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37 votes may be lost in Palm Beach glitch


Associated Press   03 November 2004


WEST PALM BEACH - Nine voting machines ran out of battery power and nearly 40 votes may have been lost in Palm Beach County, the first major problem reported on Election Day in the state that was the epicenter of the election fiasco four years ago.

The nine machines at a Boynton Beach precinct weren't plugged in properly, and their batteries wore down around 9:30 a.m., said Marty Rogol spokesman for Palm Beach County Supervisor of Elections Theresa LePore.

Poll clerk Joyce Gold said 37 votes appeared to be missing after she compared the computer records to the sign-in sheet. Elections officials won't know exactly how many votes were lost until after polls close.

She said voters seemed "very distressed" at the prospect of losing their votes.

"When it happened I was really panicking. They were panicking," Gold said.

Florida spent $32 million to reform its voting system after the state put the 2000 presidential election in limbo for 36 days. One infamous problem occurred in Palm Beach County, where voters said a confusing "butterfly ballot" designed by LePore caused them to vote for the wrong presidential candidate.

Touch-screen machines may eliminate a repeat of many of the 2000 problems, but the last presidential election drew so much attention that Tuesday's voting took place under unprecedented scrutiny.

Critics say the ATM-type machines used by more than half of Florida's voters in 15 counties are vulnerable to tampering and glitches. U.S. Rep. Robert Wexler, a Democrat, unsuccessfully sued to add a paper trail to the machines, which he says cannot meet a state requirement for manual recounts.

Ben Wilcox, a spokesman for Common Cause, said the organization's hotline has gotten more than 15,000 calls from voters in the state.

"It's hard to really say at this point whether there's going to be the overall disaster that there was in 2000," he said. "I do think we will have new election related issues to work on and address following this election."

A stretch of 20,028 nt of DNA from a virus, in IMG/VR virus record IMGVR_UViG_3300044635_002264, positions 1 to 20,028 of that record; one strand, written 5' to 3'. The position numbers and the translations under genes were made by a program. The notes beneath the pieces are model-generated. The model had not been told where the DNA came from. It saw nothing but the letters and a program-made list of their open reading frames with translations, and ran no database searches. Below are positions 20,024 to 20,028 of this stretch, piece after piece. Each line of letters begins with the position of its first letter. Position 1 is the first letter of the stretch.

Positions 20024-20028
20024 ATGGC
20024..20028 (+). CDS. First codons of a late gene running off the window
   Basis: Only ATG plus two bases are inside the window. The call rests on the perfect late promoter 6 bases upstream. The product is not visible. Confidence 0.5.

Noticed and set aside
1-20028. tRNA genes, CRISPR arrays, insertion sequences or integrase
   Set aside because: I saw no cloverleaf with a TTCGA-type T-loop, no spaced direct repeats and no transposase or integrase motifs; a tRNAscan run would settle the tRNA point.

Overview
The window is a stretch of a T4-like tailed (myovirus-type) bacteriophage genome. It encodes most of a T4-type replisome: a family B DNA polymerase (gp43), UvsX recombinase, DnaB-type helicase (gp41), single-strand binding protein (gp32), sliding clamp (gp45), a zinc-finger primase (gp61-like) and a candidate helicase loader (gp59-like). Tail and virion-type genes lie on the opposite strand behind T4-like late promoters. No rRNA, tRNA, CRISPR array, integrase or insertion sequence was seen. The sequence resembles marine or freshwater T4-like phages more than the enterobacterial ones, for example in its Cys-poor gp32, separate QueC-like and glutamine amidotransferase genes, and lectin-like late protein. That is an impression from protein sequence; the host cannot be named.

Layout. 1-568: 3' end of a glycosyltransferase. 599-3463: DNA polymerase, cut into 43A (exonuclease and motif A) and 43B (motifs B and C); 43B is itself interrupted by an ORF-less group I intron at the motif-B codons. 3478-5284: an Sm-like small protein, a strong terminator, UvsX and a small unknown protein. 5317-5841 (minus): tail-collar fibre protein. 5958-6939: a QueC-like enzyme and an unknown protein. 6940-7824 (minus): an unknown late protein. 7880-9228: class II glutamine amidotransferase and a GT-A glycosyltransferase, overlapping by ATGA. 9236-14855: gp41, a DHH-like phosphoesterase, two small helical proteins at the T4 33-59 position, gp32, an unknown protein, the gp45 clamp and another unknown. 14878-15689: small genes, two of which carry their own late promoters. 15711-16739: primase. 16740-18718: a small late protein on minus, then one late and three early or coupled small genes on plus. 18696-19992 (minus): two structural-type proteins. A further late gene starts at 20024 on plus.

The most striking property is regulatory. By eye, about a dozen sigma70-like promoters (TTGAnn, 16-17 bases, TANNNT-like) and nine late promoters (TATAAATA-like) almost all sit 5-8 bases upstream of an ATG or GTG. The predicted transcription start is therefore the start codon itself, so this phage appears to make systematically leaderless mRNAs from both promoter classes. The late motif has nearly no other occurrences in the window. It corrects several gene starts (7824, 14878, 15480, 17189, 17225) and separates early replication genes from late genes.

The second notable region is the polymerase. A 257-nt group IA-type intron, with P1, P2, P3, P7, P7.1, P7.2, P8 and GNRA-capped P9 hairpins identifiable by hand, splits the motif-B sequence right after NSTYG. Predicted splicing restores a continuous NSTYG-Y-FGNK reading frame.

Richard Schultz of West Palm Beach wasn't confident votes would be properly counted. "I think there can always be fraud with computers," he said.

Some trouble was reported at one county that doesn't use touch-screens. About half of the 1,500 paper ballots at a polling place in Seminole County got wet, and elections supervisor Dennis Joyner said he didn't know how it happened. The wet ballots were replaced quickly by a fresh shipment of ballots.

Voters seem more determined than ever to get to the polls after the last presidential election that put President Bush in the White House over Democrat Al Gore by a mere 537 votes. About 2 million Floridians cast early or absentee ballots - nearly 2? times the number of people who voted early in 2000.

Lines were long again Tuesday as millions turned out to decide the race between Bush and Democrat John Kerry. The secretary of state's office reported smooth poll openings statewide, though Orange County officials said one precinct opened 11 minutes late.

Even before Election Day, Republicans and Democrats accused each other of election fraud. Independent groups blamed election supervisors for delayed absentee ballots and mishandled voter registrations. Voters complained of long lines and poorly trained poll workers in early voting.

Barring an unlikely landslide, the end of the wrangling is not in sight.

In Seminole County, Circuit Judge Nancy Alley granted an injunction Tuesday to a Republican poll watcher who sued Democrats to stop the distribution of fliers threatening party poll watchers with legal action if they challenged voters.


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